The Buck Institute for Research on Aging Finds A Metabolite Produced by the Body Increases Lifespan and Dramatically Compresses Late-Life Morbidity in Mice
Middle-aged mice that had the naturally-occurring metabolite alpha-ketaglutarate (AKG) added to their chow had a better “old age.” They were healthier as they aged and experienced a dramatically shorter time of disease and disability before they died, a first for research involving mammals. Results from the double-blinded study, published in Cell Metabolism, were based on clinically-relevant markers of healthspan.
Previous studies show that blood plasma levels of AKG can drop up to 10-fold as we age.
Fasting and exercise, already shown to promote longevity, increase the production of AKG. AKG is not found in the normal diet, making supplementation the only feasible way to restore its levels.
“The standard for efficacy in research on aging is whether interventions actually improve healthspan. We’ve reached that mark here with a compound that is naturally produced by the body and is generally shown to be safe,” said Buck professor and senior author Gordon Lithgow, PhD. Noting that some of the mice did experience moderate lifespan extension (the average was around 12%), measures of healthspan increased more than 40 percent. Lithgow says the goal is always to compress the time of disease and frailty. “The nightmare scenario has always been life extension with no reduction in disability. In this study, the treated middle-aged mice got healthier over time. Even the mice that died early saw improvements in their health, which was really surprising and encouraging.”
AKG is involved in many fundamental physiological processes. It contributes to metabolism, providing energy for cellular processes. It helps stimulate collagen and protein synthesis and influences age-related processes including stem cell proliferation. AKG inhibits the breakdown of protein in muscles, making it a popular supplement among athletes. It also has been used to treat osteoporosis and kidney diseases.
“The mice that were fed AKG showed a decrease in levels of systemic inflammatory cytokines,” said Azar Asadi Shahmirzadi, Pharm.D, PhD, Buck postdoctoral fellow and lead scientist on the study. “Treatment with AKG promoted the production of Interleukin 10 (IL-10) which has anti-inflammatory properties and helps maintain normal tissue homeostasis. Chronic inflammation is a huge driver of aging. We think suppression of inflammation could be the basis for the extension of lifespan and probably healthspan, and are looking forward to more follow up in this regard.” She also added, “We observed no significant adverse effects upon chronic administration of the metabolite, which is very important.”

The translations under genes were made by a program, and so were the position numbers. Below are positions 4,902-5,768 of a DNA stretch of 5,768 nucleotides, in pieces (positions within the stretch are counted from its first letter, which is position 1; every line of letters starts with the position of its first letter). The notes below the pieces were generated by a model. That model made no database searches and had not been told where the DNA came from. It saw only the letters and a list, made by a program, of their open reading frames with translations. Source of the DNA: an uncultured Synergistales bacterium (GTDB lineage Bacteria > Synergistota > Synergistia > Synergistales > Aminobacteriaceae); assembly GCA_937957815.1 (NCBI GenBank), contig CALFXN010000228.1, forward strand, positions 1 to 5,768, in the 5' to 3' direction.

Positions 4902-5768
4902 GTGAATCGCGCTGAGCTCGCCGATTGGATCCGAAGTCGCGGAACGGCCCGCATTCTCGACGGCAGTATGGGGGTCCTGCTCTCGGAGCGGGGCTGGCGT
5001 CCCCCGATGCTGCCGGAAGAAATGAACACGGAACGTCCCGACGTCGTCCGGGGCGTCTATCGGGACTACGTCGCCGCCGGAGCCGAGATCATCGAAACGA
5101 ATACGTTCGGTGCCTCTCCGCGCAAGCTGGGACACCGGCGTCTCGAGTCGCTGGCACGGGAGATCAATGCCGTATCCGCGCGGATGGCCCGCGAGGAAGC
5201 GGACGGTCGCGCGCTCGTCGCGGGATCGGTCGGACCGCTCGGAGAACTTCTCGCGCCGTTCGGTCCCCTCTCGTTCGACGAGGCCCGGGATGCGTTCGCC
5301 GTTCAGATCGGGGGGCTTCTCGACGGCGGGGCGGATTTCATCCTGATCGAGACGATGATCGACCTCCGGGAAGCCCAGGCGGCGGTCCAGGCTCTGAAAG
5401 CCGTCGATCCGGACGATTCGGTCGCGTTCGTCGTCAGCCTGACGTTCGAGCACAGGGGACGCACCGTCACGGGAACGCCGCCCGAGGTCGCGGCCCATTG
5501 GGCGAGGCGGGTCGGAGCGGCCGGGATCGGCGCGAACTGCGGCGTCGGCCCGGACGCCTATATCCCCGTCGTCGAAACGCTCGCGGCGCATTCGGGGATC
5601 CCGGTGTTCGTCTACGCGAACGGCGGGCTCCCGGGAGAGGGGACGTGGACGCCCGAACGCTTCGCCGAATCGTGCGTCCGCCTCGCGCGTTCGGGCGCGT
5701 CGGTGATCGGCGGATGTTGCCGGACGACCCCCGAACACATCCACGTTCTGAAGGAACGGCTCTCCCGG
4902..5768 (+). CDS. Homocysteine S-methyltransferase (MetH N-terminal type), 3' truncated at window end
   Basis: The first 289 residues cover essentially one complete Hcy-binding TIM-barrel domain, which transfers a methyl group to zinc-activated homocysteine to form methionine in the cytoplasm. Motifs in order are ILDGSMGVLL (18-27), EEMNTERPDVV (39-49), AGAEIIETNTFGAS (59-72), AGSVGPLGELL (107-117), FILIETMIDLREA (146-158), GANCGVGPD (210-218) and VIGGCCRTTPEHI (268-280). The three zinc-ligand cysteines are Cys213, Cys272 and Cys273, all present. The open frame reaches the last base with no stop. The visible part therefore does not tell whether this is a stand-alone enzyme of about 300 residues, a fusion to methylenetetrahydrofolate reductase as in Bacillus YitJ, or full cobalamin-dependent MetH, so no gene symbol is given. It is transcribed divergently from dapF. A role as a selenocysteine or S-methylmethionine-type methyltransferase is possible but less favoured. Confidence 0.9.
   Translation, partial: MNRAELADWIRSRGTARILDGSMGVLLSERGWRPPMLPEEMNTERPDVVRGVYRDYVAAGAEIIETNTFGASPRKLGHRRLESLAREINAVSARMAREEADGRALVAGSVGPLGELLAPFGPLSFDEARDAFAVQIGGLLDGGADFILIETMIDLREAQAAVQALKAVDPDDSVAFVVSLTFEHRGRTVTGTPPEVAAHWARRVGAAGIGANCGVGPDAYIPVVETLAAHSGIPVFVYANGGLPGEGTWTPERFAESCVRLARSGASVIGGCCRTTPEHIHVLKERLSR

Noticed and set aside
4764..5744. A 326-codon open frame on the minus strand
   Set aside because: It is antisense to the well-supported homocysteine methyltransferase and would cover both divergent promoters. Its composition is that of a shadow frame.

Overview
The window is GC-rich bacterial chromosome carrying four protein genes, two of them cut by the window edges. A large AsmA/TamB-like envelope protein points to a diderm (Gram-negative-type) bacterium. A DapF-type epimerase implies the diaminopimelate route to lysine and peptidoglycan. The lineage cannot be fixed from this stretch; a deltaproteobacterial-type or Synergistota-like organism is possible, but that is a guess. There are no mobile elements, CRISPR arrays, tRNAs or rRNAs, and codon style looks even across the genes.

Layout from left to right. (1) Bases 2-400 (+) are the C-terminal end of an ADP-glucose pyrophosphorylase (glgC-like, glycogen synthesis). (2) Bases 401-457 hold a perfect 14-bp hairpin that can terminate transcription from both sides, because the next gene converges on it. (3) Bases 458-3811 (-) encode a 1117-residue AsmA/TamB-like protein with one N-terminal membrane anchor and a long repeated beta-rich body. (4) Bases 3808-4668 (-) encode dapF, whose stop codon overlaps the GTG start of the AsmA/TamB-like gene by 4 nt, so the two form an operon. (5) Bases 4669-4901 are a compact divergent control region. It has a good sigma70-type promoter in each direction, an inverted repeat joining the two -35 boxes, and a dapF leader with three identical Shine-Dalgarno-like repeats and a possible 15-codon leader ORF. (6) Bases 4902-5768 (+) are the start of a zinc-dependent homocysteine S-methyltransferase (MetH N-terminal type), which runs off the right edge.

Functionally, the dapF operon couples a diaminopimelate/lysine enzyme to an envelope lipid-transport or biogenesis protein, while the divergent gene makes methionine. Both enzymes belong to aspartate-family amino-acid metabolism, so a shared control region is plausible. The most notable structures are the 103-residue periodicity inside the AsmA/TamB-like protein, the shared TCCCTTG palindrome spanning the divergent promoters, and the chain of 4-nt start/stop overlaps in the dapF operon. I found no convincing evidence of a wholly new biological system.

Asadi said many of the study results were sex specific, with female mice generally faring better than males. Fur color and coat condition were dramatically improved in the treated females; the animals also saw improvement in gait and kyphosis, a curvature of the spine often seen in aging. The females also saw improvements in piloerection, which involves involuntary contraction of small muscles at the base of hair follicles. “That measure relates to pain and how uncomfortable the animal is,” she said. “The treated animals showed an extended ability to groom themselves.” Asadi said male mice treated with AKG were better able to maintain muscle mass as they aged, had improvements in gait and grip strength, less kyphosis and exhibited fewer tumors and better eye health.
Researchers say the consistent longevity effects of AKG in yeast, C. elegans, and now mice, show that the metabolite is affecting an evolutionary conserved aging mechanism which is likely to be translational to humans. A clinical trial of AKG involving 45 to 65 year olds is being planned at the Centre for Healthy Longevity at the National University of Singapore (NUS). “This trial will look at the epigenetic clock as well as standard markers of aging, including pulse wave velocity, and inflammation among others,” said Buck professor Brian Kennedy, PhD, who is also the Director of the Centre at NUS and senior co-author of the study. “This opportunity will allow us to go beyond anecdotal evidence. Real clinical data will help inform physicians and consumers eager to improve health within the context of aging.”
Lithgow says basic research in the nematode worm C. elegans started AKG’s journey to human clinical trials, noting that the first evidence that AKG extended lifespan in the microscopic worm came in 2014. “We tested AKG in distinct strains of the worm in 2017 and determined that treatment hit conserved aging pathways in the animals. The fact that it is poised to be rigorously tested in humans just a few years later shows how quickly research can move from the lab bench to the clinic. Never underestimate the knowledge that comes from studying this tiny worm.”